While our shore-based counterparts brave the bears and the weather, our sea-faring crew of old salts continues to deploy the offshore stations. We’ve come up back towards Kodiak Island and deployed our last shallow water seismometer with a trawl resistant shield yesterday (TRM). We would be nowhere without our team of six engineers from Lamont-Doherty Earth Observatory that build the data loggers, mount the sensors and batteries, test to make sure everything is working and deploy the package with the help of the deck crew. Here are a few of them posing with our last TRM:
Fearless, awesome OBS engineers with our final TRM
The deck is looking very empty these days—ready for some soccer or yoga or sunbathing–good thing it’s heated! We have just three more instruments to deploy. That’s a far cry from the 48 we left Seward with ~2.5 weeks ago!
Our almost-empty deck
Before we deploy our final instruments and steam back to Sikuliaq’s home port, we are taking time to do some seafloor mapping using the ship’s acoustic multibeam and sub-bottom profiler systems. The first shoots out a swath of high-frequency energy that bounces off the seafloor. We record those pings and use that to map seafloor features and determine depth.
Multi-beam data seen in real time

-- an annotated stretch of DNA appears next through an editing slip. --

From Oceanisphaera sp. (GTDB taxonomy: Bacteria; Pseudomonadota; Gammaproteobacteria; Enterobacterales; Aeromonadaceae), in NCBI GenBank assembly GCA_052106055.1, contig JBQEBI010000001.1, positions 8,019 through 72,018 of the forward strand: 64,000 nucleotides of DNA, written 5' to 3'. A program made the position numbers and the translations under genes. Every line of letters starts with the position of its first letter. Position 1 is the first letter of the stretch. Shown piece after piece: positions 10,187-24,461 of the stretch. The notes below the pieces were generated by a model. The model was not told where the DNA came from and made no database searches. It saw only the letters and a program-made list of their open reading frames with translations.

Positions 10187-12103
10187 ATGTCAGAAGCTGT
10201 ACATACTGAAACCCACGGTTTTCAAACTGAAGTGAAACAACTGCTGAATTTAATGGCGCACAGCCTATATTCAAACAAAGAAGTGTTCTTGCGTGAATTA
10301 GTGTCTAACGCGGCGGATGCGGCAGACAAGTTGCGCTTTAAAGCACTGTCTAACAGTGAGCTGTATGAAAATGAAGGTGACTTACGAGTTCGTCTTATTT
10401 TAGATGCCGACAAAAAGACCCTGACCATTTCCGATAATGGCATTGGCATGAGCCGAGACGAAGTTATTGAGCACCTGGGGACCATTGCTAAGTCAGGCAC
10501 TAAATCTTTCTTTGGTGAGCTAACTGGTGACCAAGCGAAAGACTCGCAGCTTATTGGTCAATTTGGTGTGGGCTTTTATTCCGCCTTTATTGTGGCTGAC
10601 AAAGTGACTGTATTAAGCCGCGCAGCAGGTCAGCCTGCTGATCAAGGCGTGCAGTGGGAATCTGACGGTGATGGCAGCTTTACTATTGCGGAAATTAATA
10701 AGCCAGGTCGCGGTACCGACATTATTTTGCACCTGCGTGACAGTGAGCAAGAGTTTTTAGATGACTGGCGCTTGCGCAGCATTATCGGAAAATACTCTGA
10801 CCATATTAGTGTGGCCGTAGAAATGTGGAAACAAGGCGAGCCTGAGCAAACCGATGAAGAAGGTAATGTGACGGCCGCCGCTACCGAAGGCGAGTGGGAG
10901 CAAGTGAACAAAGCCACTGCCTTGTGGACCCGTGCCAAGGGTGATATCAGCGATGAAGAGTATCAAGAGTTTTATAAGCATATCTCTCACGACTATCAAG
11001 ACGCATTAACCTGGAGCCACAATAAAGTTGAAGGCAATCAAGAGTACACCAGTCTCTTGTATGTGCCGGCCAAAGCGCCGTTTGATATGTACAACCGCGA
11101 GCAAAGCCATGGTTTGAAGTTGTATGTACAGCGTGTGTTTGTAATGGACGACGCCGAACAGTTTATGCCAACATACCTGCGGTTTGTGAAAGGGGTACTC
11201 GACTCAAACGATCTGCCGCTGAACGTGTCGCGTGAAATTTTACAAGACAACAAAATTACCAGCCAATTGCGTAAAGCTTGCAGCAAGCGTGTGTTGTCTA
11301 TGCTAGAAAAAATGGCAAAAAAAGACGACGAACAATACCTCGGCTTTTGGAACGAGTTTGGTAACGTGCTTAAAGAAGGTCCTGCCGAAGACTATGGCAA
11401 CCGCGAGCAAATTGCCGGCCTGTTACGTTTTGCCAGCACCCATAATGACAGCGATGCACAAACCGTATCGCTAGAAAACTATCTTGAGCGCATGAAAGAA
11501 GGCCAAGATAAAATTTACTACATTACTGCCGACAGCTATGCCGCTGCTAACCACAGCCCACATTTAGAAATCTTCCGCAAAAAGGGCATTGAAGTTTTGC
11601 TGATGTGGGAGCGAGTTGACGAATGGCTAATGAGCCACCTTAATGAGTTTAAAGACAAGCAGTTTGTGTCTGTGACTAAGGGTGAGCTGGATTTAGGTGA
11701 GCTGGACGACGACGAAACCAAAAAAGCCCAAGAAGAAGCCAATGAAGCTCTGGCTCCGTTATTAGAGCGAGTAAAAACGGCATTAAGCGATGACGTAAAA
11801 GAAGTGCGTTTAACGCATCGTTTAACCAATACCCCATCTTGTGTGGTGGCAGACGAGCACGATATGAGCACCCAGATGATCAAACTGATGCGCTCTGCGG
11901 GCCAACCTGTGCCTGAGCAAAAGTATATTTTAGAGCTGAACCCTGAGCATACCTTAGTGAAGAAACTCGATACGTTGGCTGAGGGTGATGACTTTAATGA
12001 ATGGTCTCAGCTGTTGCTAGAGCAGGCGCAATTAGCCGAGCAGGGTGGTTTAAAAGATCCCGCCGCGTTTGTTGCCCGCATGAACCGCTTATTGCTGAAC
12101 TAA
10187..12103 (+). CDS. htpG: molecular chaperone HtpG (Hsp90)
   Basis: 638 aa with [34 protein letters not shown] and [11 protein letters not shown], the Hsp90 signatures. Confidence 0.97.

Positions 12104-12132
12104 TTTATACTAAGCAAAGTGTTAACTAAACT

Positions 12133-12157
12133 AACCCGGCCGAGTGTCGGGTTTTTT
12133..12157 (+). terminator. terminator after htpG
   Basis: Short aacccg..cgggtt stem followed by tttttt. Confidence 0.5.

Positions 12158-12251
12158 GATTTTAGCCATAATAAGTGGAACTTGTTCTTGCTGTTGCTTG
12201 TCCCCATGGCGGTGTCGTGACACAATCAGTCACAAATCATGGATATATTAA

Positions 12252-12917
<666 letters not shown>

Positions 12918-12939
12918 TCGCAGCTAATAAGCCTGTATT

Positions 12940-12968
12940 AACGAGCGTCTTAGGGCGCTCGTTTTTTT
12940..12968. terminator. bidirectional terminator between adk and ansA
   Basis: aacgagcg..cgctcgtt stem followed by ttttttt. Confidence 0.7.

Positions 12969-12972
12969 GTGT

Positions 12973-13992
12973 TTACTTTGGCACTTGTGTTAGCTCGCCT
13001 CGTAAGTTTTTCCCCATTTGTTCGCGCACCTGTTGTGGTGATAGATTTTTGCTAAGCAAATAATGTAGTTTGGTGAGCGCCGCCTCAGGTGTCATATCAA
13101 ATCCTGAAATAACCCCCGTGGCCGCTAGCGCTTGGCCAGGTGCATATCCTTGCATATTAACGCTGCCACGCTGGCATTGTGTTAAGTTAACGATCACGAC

You can see the remarkable difference in detail comparing the global dataset in the background with higher resolution ship-track data, below. A ~5 mile wide channel (basically a river on the seafloor) curves down the slope towards the Aleutian trench. The raw data is processed to remove extraneous points and gridded to make surfaces like these.
Ship-track multibeam data from the R/V Langseth taken in 2011 near the Shumagin Islands shows a huge slope channel
The sub-bottom profiler uses a frequency band that can penetrate the seafloor and image shallow subsurface sediment layers. Today, we’re hoping to catch an active fault strand northeast of Kodiak Island.
Sub-bottom profiler data from the continental shelf near Kodiak Island – gorgeous!
As I write this, the sun is getting ready to come up. I won’t miss waking for my 3 am shift everyday, but I will miss the Gulf of Alaska sunrise and the view from Sikuliaq.
A pretty good sunrise off the bow
Lindsay Worthington, University of New Mexico